NYC Teachers Doubt Effectiveness of City Anti-Bullying Efforts
(New York, New York) February 25, 2011 –The New York City Department of Education is providing teachers insufficient resources and training to protect students from bullying and bias-based harassment, according to an overwhelming majority of city teachers surveyed in a report released yesterday by the Sikh Coalition, the Asian American Legal Defense and Education Fund (AALDEF), and the New York Civil Liberties Union.
“Any staff training on harassment that my school did last year was conducted in a lackadaisical, perfunctory manner,” said Pat Compton, a former teacher at Lafayette High School in Brooklyn who retired at the end of the 2009-10 school year. “While some information on harassment and bullying is presented as a single item at the staff conference at the start of the school year, it is always done very briefly, as a single point on the agenda.”
The report, Bullying in New York City Schools: Educators Speak Out, summarizes the results of a survey conducted during the 2009-2010 school year of 198 teachers and school staff at 117 public schools. It assesses the Department of Education’s (DOE) progress in enforcing Chancellor’s Regulation A-832, which was issued in September 2008 to address student-to-student bullying and bias-based harassment. It also assesses the DOE’s “Respect for All” program, a diversity training initiative.
The report’s key findings were:
- Only 14 percent of teachers and staff surveyed said that the Chancellor’s Regulation and the Respect for All program are “effective” or “very effective” in addressing bullying and bigotry in their schools.
- Although the DOE’s two-day “Respect for All” training is available to all teachers, only about 30 percent said their school even offered training.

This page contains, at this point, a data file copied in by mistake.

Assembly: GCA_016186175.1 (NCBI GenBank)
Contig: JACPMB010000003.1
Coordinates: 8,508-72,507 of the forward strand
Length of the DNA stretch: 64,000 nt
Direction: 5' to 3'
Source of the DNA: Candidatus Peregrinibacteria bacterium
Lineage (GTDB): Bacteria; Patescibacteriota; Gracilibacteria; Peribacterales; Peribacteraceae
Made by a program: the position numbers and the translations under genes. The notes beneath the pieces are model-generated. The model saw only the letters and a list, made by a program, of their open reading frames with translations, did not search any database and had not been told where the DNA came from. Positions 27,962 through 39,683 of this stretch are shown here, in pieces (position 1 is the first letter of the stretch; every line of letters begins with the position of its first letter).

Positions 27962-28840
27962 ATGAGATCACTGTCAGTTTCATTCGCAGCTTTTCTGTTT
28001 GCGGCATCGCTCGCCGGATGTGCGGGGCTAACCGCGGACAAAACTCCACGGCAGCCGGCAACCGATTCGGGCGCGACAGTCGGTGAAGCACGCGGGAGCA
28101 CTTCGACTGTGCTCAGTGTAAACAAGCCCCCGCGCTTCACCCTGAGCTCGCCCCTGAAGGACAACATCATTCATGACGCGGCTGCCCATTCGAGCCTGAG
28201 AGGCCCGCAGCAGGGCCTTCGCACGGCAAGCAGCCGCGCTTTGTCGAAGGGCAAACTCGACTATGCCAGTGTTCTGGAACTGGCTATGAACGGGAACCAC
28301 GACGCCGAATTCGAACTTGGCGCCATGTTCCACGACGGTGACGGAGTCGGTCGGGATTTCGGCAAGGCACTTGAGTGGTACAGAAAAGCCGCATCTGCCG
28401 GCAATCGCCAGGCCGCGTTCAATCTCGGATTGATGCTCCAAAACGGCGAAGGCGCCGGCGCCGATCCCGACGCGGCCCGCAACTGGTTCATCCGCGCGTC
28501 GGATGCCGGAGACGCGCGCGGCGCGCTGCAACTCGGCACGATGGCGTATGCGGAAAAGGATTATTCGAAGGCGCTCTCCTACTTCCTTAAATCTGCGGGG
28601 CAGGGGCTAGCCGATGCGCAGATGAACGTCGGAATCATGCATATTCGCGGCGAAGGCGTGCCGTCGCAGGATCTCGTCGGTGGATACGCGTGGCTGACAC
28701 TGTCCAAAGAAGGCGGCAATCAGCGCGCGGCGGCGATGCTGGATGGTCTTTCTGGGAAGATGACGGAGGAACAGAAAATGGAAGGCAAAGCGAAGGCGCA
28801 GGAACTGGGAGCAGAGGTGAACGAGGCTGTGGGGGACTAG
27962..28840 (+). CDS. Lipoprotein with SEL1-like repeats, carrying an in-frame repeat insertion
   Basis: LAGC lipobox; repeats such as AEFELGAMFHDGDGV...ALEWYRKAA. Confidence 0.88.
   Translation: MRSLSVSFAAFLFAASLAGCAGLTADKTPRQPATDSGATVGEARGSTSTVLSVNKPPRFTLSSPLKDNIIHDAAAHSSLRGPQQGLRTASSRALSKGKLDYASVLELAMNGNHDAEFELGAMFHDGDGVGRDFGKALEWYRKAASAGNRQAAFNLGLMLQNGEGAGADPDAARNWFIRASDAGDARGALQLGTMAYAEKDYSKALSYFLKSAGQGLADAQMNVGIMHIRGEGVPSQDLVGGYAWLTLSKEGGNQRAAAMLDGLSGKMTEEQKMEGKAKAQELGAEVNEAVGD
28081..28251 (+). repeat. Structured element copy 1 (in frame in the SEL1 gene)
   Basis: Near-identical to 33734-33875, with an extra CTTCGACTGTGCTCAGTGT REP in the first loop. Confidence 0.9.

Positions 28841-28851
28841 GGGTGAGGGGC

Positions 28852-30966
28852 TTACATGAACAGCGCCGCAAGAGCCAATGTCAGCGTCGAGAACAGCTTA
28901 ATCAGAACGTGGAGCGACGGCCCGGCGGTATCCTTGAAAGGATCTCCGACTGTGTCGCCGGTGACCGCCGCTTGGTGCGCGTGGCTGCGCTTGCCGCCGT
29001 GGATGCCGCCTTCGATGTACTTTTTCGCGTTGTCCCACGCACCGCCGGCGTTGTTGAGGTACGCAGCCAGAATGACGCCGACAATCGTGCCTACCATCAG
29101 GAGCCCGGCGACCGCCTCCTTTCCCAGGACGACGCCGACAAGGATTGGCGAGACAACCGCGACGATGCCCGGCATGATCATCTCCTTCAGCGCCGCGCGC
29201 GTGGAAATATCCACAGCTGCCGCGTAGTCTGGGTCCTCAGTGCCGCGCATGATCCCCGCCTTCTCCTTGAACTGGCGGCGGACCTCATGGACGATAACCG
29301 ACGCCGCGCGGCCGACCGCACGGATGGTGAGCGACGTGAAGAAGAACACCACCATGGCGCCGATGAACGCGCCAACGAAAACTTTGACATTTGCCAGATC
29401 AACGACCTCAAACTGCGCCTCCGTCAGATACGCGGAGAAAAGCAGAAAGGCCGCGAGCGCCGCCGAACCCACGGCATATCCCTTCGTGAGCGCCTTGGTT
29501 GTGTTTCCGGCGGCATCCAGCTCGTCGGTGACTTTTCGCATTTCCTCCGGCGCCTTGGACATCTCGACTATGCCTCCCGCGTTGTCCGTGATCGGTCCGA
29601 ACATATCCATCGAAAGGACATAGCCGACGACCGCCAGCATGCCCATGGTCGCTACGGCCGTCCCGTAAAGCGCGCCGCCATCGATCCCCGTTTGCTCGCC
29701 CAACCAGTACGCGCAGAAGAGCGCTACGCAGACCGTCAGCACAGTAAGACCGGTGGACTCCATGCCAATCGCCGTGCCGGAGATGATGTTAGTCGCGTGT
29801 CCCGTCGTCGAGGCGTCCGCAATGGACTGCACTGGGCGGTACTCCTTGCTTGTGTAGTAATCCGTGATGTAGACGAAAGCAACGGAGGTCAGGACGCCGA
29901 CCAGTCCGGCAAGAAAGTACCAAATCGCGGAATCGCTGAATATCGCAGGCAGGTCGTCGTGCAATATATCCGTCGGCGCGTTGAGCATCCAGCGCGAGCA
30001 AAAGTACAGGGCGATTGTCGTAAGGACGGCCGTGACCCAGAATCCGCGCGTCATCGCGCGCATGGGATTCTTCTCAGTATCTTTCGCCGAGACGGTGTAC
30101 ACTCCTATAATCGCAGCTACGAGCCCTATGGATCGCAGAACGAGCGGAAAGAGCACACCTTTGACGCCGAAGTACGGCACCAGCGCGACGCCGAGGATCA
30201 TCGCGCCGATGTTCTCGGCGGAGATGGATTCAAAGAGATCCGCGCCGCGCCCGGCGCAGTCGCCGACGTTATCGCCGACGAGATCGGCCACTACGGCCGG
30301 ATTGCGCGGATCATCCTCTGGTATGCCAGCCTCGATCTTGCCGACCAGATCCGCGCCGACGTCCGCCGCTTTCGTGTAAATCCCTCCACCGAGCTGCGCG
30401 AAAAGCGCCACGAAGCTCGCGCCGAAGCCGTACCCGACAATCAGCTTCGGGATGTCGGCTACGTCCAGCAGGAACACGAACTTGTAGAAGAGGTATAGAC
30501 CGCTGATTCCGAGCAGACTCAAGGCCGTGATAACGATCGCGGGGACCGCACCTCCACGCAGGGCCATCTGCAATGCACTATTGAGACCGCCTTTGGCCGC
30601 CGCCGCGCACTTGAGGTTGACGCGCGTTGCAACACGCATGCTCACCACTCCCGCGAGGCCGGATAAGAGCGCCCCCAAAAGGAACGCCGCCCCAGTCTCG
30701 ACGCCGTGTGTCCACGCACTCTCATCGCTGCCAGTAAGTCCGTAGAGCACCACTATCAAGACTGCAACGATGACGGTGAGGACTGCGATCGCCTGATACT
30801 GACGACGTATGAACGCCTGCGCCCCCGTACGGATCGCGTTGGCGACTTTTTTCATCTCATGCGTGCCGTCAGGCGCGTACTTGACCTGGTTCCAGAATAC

- Only about 31 percent of the respondents said students in their schools received diversity or “Respect for All” training.
In June 2009, the Sikh Coalition, the Coalition for Asian American Children and Families, and AALDEF released a survey of more than 1,000 students and educators in city public schools on the implementation of the city’s anti-bullying measures. The survey found that many students didn’t know how to report bullying incidents, schools were failing to implement harassment-prevention measures, and educators were failing to investigate bullying reports.
In response, the DOE and City Council Speaker Christine Quinn in October 2009 announced several important expansions to anti-bullying measures in city schools. Among the improvements, the DOE made mandatory two-day Respect for All teacher trainings for two staff members in every public school. Unfortunately, the latest survey results cast doubt on the success of these measures.
Today’s report therefore makes the following recommendations to the DOE:
- Fully implement Chancellor’s Regulation A-832, and allocate resources for its implementation.
- Follow state law. Expand Chancellor’s Regulation A-832 so it is in compliance with the recently enacted New York State Dignity for All Students Act by prohibiting staff-to-student bullying and expanding public reporting requirements.
- Expand and make mandatory student and staff training on diversity initiatives such as “Respect for All”
“Too many students suffer from bullying in their schools because of their race, ethnicity, religion or sexual orientation,” said Amardeep Singh, Director of Programs at the Sikh Coalition. “Today’s report tells us why: Few teachers know that they have specific obligations under existing rules to protect students from bullying. The Department of Education must invest resources to end this dynamic. Otherwise the city’s good intentions to combat bullying are merely good intentions lacking substance.”
Check out recent media coverage on the report's release at NPR or New York Daily News.